April 23 2014 Latest news:
Friday, January 24, 2014
Proposals to create more than 200 new homes on the site of the former St Clement’s Hospital have been withdrawn after the borough and a health authority disagreed about the number of “affordable” properties to be built there.
The Norfolk and Suffolk NHS Foundation Trust (NSFT), which owns the site, had applied for permission to convert the Victorian hospital into 48 homes and to build a further 179 homes in its grounds.
Borough planners felt the design of the development was acceptable, but felt that 35% of the new-build homes should be “affordable” and offered to a housing association.
The NSFT, which runs mental health services in the two counties, felt this was too high a proportion – it had proposed that about 4.5% of homes should be affordable and said that a higher proportion would make the entire scheme uneconomic.
The application was discussed by councillors in December, but they put off making a decision to allow for more negotiations with the NSFT. However, the trust decided to withdraw the application.
Leigh Fleming, commercial director at the NSFT, said: “We have worked for some time with Ipswich Borough Council to resolve the future of the St Clement’s Hospital site.
“While the council had no overall objections, there were some finer details – specifically the agreements that deal with social housing – which we were unable to resolve at this time.
“We recognise that the local community desperately needs additional housing and we will be meeting with Ipswich Borough Council over the next few weeks to bring the matter to a speedy and mutually beneficial conclusion.”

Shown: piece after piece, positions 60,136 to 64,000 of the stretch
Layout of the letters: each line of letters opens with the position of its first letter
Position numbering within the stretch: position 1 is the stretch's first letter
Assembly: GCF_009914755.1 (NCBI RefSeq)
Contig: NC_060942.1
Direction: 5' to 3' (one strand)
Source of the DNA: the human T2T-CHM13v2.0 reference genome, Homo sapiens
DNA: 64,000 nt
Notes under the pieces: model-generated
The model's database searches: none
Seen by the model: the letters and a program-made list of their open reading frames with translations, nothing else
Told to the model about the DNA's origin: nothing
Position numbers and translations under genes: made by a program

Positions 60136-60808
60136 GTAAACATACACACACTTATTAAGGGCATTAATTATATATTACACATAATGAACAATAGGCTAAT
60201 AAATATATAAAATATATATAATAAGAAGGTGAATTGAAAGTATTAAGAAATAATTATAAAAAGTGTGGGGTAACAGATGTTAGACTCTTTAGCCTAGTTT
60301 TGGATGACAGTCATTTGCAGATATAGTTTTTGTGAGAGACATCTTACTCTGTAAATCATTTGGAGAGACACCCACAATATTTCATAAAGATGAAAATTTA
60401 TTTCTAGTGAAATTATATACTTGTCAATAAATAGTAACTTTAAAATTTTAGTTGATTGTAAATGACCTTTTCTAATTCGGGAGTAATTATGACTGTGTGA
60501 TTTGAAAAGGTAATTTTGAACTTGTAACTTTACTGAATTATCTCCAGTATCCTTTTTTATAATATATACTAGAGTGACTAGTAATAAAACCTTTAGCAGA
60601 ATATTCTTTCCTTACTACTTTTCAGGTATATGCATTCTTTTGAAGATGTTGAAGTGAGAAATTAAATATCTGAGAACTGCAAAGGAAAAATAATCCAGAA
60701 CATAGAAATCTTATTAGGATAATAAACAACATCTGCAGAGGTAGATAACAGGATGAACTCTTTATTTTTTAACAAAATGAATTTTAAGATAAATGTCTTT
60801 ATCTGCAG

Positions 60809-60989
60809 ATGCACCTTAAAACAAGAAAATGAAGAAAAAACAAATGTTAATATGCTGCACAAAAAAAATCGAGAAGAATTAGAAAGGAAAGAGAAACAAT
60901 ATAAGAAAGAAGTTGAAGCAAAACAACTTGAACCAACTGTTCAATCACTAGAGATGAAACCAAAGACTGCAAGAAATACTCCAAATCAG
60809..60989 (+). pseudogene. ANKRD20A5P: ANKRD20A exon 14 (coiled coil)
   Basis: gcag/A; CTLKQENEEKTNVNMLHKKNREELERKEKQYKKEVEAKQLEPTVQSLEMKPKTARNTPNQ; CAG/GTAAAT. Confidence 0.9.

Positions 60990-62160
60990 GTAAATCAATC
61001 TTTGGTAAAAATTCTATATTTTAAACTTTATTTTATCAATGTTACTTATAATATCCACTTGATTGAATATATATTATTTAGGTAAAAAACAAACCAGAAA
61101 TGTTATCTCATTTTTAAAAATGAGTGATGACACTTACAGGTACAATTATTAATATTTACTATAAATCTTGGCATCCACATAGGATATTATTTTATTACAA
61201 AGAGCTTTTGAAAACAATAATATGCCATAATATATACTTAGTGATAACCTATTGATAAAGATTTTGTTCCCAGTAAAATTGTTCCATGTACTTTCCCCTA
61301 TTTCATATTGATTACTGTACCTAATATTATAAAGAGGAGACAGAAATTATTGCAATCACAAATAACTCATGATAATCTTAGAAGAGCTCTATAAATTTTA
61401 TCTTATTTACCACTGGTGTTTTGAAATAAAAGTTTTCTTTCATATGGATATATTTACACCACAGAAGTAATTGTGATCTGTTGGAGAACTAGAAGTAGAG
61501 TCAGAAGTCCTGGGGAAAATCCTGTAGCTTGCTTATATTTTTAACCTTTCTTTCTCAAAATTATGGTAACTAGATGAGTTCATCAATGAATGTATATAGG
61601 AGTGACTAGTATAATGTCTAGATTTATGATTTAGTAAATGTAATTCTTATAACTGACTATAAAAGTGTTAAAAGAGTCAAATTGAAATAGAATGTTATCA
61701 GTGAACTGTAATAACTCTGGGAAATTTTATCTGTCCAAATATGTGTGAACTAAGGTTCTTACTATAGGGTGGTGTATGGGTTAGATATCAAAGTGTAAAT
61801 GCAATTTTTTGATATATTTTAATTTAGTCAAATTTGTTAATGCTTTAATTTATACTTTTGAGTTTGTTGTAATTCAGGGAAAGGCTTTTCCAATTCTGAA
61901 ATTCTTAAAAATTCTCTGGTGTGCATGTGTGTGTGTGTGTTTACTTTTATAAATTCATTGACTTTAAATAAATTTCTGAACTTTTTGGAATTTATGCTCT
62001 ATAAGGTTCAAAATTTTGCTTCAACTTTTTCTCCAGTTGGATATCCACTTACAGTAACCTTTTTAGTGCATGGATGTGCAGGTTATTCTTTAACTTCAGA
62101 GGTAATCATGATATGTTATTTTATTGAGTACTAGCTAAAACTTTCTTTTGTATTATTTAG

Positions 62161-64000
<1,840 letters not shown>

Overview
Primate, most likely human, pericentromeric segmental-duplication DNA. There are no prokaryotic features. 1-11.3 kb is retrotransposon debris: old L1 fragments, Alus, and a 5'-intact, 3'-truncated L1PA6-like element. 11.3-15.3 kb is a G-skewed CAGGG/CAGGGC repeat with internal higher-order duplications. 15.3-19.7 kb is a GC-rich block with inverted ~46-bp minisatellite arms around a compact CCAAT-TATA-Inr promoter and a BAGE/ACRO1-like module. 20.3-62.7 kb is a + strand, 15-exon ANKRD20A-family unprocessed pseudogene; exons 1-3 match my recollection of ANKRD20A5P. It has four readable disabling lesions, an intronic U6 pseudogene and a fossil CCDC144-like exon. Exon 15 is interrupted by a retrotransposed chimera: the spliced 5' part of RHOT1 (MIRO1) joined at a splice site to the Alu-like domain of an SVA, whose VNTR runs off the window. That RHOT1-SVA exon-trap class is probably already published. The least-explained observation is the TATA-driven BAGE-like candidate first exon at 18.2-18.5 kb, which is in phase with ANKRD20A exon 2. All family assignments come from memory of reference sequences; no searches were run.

The council’s opposition housing spokeswoman Judy Terry said the decision was a major blow for the town.
She said: “The trust employed external consultants and the borough employed different external consultants. Both said the scheme would not be viable if the borough insisted on 35% of affordable homes.
“But officers came up with a report that said the target was feasible – even though the trust made it clear that would cause it to lose money on the deal, and as a government body it has to secure the best possible deal.
“Now there’s going to be yet more empty land in Ipswich that will left empty because the borough insists on this high threshold – what about building homes that people can afford to buy?”
Ipswich Conservative MP Ben Gummer warned that the borough was becoming a “no-go” area for developers.
He said: “It’s only interested in the Northern Fringe. There is a desperate need for new houses, especially starter homes for people to buy, and the borough’s policy is strangling that.”
Borough leader David Ellesmere said it was important to ensure as many affordable properties as possible were built in the town – his authority is currently planning to build about 300 council houses over the next three years.
He said: “We have spoken to independent experts and they say the figure for affordable homes on that site is achievable and we will be speaking again to the trust about this.”
The borough had made a bid for the land last year to develop a mixed private/council housing development, and would be interested in reviving that proposal if the NSFT wanted to sell the site.